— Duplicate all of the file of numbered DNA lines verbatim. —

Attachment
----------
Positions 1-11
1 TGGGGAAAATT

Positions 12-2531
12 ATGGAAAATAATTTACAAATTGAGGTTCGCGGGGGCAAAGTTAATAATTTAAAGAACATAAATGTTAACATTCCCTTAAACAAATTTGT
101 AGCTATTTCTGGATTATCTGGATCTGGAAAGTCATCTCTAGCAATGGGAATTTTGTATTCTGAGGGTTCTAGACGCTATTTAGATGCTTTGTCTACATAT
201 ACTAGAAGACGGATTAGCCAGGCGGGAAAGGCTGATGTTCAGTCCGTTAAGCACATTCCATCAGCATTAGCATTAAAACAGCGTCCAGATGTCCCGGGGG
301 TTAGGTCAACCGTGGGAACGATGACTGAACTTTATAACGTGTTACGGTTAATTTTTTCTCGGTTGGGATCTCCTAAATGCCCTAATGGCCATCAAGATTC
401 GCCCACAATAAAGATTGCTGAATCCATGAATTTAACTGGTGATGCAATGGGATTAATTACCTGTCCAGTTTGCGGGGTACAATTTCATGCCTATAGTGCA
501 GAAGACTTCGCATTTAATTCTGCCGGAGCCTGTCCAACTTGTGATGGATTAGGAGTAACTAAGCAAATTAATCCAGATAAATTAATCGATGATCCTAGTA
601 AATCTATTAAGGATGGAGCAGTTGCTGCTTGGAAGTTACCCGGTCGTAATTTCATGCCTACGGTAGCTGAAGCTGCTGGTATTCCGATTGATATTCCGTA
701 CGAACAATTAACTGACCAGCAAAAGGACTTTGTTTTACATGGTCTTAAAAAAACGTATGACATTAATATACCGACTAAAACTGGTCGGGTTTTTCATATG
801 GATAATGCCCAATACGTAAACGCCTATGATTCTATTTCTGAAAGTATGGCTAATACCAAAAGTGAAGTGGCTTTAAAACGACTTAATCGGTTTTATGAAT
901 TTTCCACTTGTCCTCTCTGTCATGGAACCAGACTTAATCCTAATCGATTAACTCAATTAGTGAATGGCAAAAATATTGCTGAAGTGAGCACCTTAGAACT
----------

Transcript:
Positions 1-11
1 TGGGGAAAATT

Positions 12-2531
12 ATGGAAAATAATTTACAAATTGAGGTTCGCGGGGGCAAAGTTAATAATTTAAAGAACATAAATGTTAACATTCCCTTAAACAAATTTGT
101 AGCTATTTCTGGATTATCTGGATCTGGAAAGTCATCTCTAGCAATGGGAATTTTGTATTCTGAGGGTTCTAGACGCTATTTAGATGCTTTGTCTACATAT
201 ACTAGAAGACGGATTAGCCAGGCGGGAAAGGCTGATGTTCAGTCCGTTAAGCACATTCCATCAGCATTAGCATTAAAACAGCGTCCAGATGTCCCGGGGG
301 TTAGGTCAACCGTGGGAACGATGACTGAACTTTATAACGTGTTACGGTTAATTTTTTCTCGGTTGGGATCTCCTAAATGCCCTAATGGCCATCAAGATTC
401 GCCCACAATAAAGATTGCTGAATCCATGAATTTAACTGGTGATGCAATGGGATTAATTACCTGTCCAGTTTGCGGGGTACAATTTCATGCCTATAGTGCA
501 GAAGACTTCGCATTTAATTCTGCCGGAGCCTGTCCAACTTGTGATGGATTAGGAGTAACTAAGCAAATTAATCCAGATAAATTAATCGATGATCCTAGTA
601 AATCTATTAAGGATGGAGCAGTTGCTGCTTGGAAGTTACCCGGTCGTAATTTCATGCCTACGGTAGCTGAAGCTGCTGGTATTCCGATTGATATTCCGTA
701 CGAACAATTAACTGACCAGCAAAAGGACTTTGTTTTACATGGTCTTAAAAAAACGTATGACATTAATATACCGACTAAAACTGGTCGGGTTTTTCATATG
801 GATAATGCCCAATACGTAAACGCCTATGATTCTATTTCTGAAAGTATGGCTAATACCAAAAGTGAAGTGGCTTTAAAACGACTTAATCGGTTTTATGAAT
901 TTTCCACTTGTCCTCTCTGTCATGGAACCAGACTTAATCCTAATCGATTAACTCAATTAGTGAATGGCAAAAATATTGCTGAAGTGAGCACCTTAGAACT